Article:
She blocked off the page on the overhead projector so the students could see only one sentence. Then she asked them about the verb tense and waited. A student answered her question correctly.
She remained quiet.
From my place of observation, I looked to see if she was distracted or something. No, she was silent and calmly looking around the room through intense eyes. On the next two sentences, she did the same thing. The grammar concept was challenging, and she was letting each example marinate in her students’ minds for an extraordinary length of time. I’ve never seen a teacher do that before.
What a great way to study the Bible, too.
For example, yesterday I was reading 1 Peter 2:17 (HCSB), in which Peter tells the believers:
I flew over the top of that command but then thought, Wait a minute.
Wait a minute.
To let that idea marinate for a long time, an uncomfortably long time, I did what I often do during my quiet time with the Lord –got up and started doing some housework. Folded the blankets on the couch and put them away.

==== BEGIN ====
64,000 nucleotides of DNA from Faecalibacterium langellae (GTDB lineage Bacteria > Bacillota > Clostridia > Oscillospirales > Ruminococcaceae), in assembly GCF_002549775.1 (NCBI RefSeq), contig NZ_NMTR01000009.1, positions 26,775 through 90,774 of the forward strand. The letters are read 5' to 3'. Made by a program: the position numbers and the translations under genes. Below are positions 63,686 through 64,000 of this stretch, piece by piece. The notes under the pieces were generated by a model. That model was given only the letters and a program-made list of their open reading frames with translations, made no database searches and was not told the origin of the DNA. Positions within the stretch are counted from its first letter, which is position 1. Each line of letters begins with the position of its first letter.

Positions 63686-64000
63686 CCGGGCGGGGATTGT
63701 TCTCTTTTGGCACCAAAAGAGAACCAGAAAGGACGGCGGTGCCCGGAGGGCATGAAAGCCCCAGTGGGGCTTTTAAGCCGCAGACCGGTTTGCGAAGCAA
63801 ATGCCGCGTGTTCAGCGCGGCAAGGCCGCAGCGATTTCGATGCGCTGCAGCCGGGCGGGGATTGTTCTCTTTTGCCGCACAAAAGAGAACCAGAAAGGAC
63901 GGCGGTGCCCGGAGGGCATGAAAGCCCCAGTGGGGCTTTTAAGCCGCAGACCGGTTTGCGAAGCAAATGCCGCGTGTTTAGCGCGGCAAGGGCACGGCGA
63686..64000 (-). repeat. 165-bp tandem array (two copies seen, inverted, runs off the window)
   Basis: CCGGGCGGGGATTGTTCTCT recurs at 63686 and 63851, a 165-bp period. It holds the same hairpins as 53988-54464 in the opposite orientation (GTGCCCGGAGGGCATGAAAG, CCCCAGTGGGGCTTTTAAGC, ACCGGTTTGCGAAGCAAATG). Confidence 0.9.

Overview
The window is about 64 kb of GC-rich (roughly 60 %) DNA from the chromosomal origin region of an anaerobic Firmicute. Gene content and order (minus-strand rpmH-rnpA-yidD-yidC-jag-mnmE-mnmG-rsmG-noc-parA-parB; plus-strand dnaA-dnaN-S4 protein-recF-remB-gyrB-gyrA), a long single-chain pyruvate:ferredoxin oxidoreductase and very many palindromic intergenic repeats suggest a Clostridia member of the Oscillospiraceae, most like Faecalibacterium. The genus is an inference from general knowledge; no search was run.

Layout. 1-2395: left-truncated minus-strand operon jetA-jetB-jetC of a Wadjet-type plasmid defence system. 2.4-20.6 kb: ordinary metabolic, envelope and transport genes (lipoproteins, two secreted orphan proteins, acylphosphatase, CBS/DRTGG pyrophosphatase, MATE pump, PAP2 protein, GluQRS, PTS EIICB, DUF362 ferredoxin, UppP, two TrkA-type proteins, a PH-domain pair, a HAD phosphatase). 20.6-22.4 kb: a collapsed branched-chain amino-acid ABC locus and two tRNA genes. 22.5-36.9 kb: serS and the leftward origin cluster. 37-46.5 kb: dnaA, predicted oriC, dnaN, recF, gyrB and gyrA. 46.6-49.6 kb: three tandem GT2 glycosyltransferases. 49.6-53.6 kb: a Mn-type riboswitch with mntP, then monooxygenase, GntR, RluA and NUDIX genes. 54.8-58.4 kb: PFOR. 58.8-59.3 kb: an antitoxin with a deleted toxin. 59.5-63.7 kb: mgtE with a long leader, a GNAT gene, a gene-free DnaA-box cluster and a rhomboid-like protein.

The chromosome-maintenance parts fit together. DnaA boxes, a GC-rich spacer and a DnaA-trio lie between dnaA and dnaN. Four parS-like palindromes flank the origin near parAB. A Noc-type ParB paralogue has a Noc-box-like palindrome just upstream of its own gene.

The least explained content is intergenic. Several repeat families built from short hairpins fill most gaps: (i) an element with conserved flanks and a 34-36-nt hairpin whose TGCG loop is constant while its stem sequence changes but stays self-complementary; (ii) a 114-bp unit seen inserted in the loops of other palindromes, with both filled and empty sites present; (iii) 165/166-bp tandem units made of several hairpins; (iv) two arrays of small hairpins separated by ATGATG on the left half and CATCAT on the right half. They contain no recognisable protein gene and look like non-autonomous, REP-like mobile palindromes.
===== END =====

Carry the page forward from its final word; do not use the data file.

Put all the remote controls back in the basket. (Why do we have so many of those?)
Do I really honor everyone in my life? That is a hard command.
Wait a minute.
Let it cement.
I let Peter’s command marinate for so long in my brain that I think it lodged there, and at least for now it’s making me mostly uncomfortable with the challenge of it.
Honor everyone? Oh boy.
This long thinking on short statements is how I study and absorb God’s word (which is why it took me three years to read my One Year Bible.) It’s also how I prefer to memorize Scripture and to be influenced by it in my thinking and actions.
Now here’s a test for you -does your morning Bible study stick with you all day? If not, try giving your brain more time to soak in a small piece of truth.